A York County family has stakes in a child custody battle that's catching statewide attention for highlighting the legal uncertainties of gay non-biological parents.

Wherley v. Cavitt plaintiff Kimberly Wherley, 32, is a 2000 West York graduate who met former partner Amanda Cavitt in 2005, when they both worked at a martial arts school near Philadelphia. They married at Wherley's parents' West York home in 2007 and immediately started thinking about having children, Wherley said.

While the local ceremony held no legal power, the women moved from York in 2008 and were legally recognized as domestic partners in California in 2009, Wherley said.

They planned a family through an Internet cryobank, or sperm bank, and it was decided Cavitt would carry the baby. They selected the male donor based on traits similar to Wherley's, so the babies would have her blue eyes, brown hair and athletic body type, she said.

Cavitt was inseminated and became pregnant. Wherley would sing a Toni Braxton song to the growing belly because, for some reason, that song always made the baby kick.

Five years ago, the little girl was born in California. Cavitt was listed as the mother and Wherley was listed as "parent/father," on the birth certificate, and the child carried the surname Wherley, Wherley said.

The couple moved back to Chester County, Pa., and decided to have a second child, selected from the same donor so the two would be biological siblings. A little boy was born about 16 months ago, around the time the Wherley/Cavitt relationship started to deteriorate. Under Pennsylvania law, Wherley was not listed on the birth certificate.

Splitting: Wherley moved out of the family's home in February 2013, when the boy was six weeks old, because she fell in love with one of her co-workers, she said.

She relocated nearby, assuming she and Cavitt would be able to strike a 50/50 agreement on custody. But Wherley knew she was "at-risk to begin with, with Pennsylvania's laws."

Under California's domestic partnership, "I would've been judged as a parent of both children," she said.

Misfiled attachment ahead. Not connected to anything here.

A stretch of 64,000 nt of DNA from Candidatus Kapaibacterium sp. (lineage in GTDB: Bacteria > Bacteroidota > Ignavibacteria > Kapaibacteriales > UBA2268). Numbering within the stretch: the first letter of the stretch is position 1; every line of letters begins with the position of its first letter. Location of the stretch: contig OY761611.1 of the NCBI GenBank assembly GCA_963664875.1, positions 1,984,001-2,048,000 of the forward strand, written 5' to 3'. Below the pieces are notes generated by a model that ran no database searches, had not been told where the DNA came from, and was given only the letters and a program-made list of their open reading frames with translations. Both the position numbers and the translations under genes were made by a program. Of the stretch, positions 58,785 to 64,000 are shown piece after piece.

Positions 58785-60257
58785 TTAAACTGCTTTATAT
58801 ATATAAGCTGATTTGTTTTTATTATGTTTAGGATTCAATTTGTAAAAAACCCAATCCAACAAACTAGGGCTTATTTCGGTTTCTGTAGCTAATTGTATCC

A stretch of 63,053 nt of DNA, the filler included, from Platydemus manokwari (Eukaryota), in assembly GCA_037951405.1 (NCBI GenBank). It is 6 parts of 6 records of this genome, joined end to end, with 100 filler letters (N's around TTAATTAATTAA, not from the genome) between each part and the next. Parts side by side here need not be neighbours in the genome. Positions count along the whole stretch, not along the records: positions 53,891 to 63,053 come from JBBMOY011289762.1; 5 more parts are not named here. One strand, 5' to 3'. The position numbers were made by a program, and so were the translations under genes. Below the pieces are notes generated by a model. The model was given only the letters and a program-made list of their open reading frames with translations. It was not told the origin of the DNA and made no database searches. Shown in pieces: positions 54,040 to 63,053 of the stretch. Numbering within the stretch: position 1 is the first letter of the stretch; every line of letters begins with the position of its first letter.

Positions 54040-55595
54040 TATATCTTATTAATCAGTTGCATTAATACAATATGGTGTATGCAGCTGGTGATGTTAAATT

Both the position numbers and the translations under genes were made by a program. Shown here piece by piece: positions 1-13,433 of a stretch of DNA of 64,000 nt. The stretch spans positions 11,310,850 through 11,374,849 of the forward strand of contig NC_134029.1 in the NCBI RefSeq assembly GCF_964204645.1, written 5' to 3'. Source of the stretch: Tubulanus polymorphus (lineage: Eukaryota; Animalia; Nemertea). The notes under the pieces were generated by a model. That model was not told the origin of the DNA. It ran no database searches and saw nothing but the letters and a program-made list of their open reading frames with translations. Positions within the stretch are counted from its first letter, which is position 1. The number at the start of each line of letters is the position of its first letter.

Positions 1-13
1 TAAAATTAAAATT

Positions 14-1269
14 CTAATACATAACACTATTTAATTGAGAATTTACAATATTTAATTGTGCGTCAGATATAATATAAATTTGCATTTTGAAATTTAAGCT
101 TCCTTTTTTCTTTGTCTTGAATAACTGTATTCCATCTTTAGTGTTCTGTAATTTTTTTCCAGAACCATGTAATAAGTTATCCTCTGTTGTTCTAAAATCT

By that spring it was clear there would be no out-of-court agreement. Wherley filed for custody in Common Pleas court under a legal mechanism called "in loco parentis," under which a person who isn't a biological or adoptive parent can be granted custody if the person meets certain criteria, such as having acted in a parental capacity for three years, according to court documents.

Right after the breakup, Wherley had been given some temporary custody rights, pending the results of the Common Pleas case. She was ordered to pay $1,300 a month in child support.

But Chester County Common Pleas Judge James P. MacEltree II found Wherley has no right to any custody with the baby boy, and her request for 50 percent custody of the 5-year-old girl was denied. She's allowed to see the girl two days every five weeks from 9 a.m. to 4 p.m. on dates selected by Cavitt, according to the April 15 order.

Wherley said the order was devastating; she realized she "might have to fight harder" for any rights with the baby boy, "But I thought (the girl) should be no doubt."

"I'm on her birth certificate," Wherley said. "She calls me 'Mama' and I call her my baby girl. We're very close. I'm the love, hugs, cookies, ice-cream mom. I love that kid and I miss her to death."

In his opinion, MacEltree cited an earlier same-sex suit in the state Supreme Court, writing, "Where the custody dispute is between biological parent and a third party, the burden of proof is not evenly balanced and ... the evidentiary scale is tipped hard to the biological parent's side."

Wherley said she thinks she's being judged harshly because she left the relationship when the baby boy was so young.

"If a husband would leave his wife for somebody with a baby, he might be judged about it, but they wouldn't take away all of the rights that he has."

Wherley has started a fund on www.gofundme.com to raise $10,000 to file an appeal and pay other legal fees. She has until May 15 to raise the money and, despite the attention aimed at the case, had raised less than $400 as of Tuesday afternoon.

The attention: The case is gaining attention from gay rights advocates, who say Wherley's plight shows the need for more clarity in Pennsylvania.

The gay advocacy group Equality Pennsylvania hasn't taken a position on Wherley's case, but spokeswoman Levana Layendecker said it's one of many same-sex custody debates that point to confusion.

"I've seen this case on the Internet, and a lot of people are talking about it because it's an example of how an unclear legal situation can create a lot of pain in people's lives," she said. "You're really at the whims of an individual judge and whatever their personal preference might be. We will have legal ambiguity and subjective judgments until every single person is allowed to marry the person they love and the state recognizes those marriages."

Cavitt's attorney, Donald Kohler Jr. of West Chester, said he would not advise his client to speak to the media while there's an active period of appeal on the case.

— Reach Christina Kauffman at ckauffman@yorkdispatch.com.